Day 1 :
Auburn University, USA
Time : 10:05-10:45
M S Pindzola is a Professor in Department of Physics at Auburn University, a Fellow of the American Physical Society and Institute of Physics, London.
A time-dependent close-coupling method has been applied in recent years to the study of ion-impact ionization of atoms and molecules. Although perturbative methods do well in treating ion-impact single ionization of atoms and molecules, non-perturbative methods are needed to make accurate predictions for ion-impact double ionization of atoms and molecules. In our studies of both ion-impact single and double ionization of atoms and molecules, we compare the time-dependent close-coupling results with other theoretical calculations and experimental measurements.
Washington State University, USA
Time : 11:05-11:45
Marc H Weber completed his PhD in “Positrons (antiparticles of electrons) interacting with single crystal surfaces” from City College of City University of New York. He is a Research Professor at Washington State University and has worked on “Positron in atomic physics, high energy physics and materials science”.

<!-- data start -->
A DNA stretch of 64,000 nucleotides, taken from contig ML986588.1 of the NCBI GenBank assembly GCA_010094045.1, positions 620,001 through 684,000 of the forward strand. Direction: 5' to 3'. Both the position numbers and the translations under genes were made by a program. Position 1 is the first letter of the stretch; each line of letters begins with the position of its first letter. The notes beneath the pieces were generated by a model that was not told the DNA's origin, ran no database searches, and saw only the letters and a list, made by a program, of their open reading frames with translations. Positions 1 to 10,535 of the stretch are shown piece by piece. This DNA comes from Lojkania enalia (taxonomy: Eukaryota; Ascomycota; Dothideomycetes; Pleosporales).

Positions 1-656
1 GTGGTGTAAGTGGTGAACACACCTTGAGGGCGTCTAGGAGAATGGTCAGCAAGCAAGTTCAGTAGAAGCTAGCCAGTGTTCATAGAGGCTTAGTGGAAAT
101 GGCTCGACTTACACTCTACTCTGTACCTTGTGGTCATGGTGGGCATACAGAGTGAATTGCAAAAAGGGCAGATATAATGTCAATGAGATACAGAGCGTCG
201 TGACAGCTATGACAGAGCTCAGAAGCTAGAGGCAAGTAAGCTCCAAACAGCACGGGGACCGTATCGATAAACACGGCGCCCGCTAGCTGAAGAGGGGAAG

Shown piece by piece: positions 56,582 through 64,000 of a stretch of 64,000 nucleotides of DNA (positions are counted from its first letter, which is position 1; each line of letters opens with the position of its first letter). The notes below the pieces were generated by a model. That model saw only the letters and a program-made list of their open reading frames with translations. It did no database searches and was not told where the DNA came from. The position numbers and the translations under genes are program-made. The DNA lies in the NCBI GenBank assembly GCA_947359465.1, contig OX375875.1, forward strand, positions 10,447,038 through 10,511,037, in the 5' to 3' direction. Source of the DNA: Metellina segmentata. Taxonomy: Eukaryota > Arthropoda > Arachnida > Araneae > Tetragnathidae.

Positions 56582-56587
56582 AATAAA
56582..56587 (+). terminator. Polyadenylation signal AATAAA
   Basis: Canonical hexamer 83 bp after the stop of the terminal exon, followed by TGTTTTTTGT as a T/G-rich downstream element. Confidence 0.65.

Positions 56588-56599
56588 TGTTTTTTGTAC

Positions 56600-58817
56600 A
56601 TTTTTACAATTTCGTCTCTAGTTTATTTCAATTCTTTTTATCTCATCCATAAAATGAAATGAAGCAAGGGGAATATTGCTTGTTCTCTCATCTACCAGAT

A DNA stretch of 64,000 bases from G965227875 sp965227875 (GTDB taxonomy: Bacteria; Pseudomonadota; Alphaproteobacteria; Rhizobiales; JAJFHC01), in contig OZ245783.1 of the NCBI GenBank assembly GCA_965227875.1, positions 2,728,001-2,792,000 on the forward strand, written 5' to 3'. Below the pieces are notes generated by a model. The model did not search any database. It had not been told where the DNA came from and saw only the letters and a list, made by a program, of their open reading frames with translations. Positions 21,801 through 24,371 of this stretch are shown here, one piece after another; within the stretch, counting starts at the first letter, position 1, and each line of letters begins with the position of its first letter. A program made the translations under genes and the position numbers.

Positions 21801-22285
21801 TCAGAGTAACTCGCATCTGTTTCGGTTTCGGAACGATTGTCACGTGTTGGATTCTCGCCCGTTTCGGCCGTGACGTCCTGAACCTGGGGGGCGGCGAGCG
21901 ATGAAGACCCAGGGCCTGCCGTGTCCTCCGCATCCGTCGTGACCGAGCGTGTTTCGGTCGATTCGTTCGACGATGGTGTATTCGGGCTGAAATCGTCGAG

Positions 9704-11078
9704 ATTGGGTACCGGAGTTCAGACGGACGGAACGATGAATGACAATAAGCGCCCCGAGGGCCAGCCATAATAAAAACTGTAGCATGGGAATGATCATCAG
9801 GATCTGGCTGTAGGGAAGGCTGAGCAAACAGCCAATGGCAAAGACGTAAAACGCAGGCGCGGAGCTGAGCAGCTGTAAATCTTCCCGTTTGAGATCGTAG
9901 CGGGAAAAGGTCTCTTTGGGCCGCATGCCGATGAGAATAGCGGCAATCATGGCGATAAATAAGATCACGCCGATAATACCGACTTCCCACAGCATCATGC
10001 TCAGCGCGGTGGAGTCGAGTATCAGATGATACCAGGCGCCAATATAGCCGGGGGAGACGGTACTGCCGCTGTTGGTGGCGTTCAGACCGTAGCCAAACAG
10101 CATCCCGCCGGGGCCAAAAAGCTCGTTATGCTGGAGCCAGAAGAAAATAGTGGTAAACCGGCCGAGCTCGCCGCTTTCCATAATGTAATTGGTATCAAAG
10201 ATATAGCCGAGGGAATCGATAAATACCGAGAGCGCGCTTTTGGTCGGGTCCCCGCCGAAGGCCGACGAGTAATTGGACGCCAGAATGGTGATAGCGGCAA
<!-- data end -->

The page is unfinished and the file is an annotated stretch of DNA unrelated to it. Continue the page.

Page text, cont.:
Positrons, the antiparticles to electrons, are ideal probes to detect missing atoms in solids. This has been used successfully to detect open volume from vacancies on up to large voids and mesopores in materials. This presentation will provide an overview of the capabilities of positron annihilation spectroscopy as a depth selective probe to observe vacancies and mesopores sizes and size distributions in materials relevant to a broad range of fields. Layers in microelectronics offer the opportunity to lower the dielectric properties of insulators and hence increase the signal propagation speed. Pores and their interconnectivity are vital to filtration, reverse osmosis for food and drug delivery as well as clean water. They are key for catalytic processes in zeolites as well as for ion transport in the operation of batteries. With a mono-energetic beam of positrons, these features can be characterized as a function of depth below the surface down to several 10 s of micrometers, ideal for thin films and layers. On the missing atomic level, positrons are attracted electrostatically to vacancies and vacancy clusters by the small attractive potential formed due to the absence of the positively charged atom core. Measurements are capable of detecting vacancy concentrations at one in one million atoms level. This presentation will focus on the capabilities at the positron beam at Washington State University. Capabilities will be illustrated with a number of examples.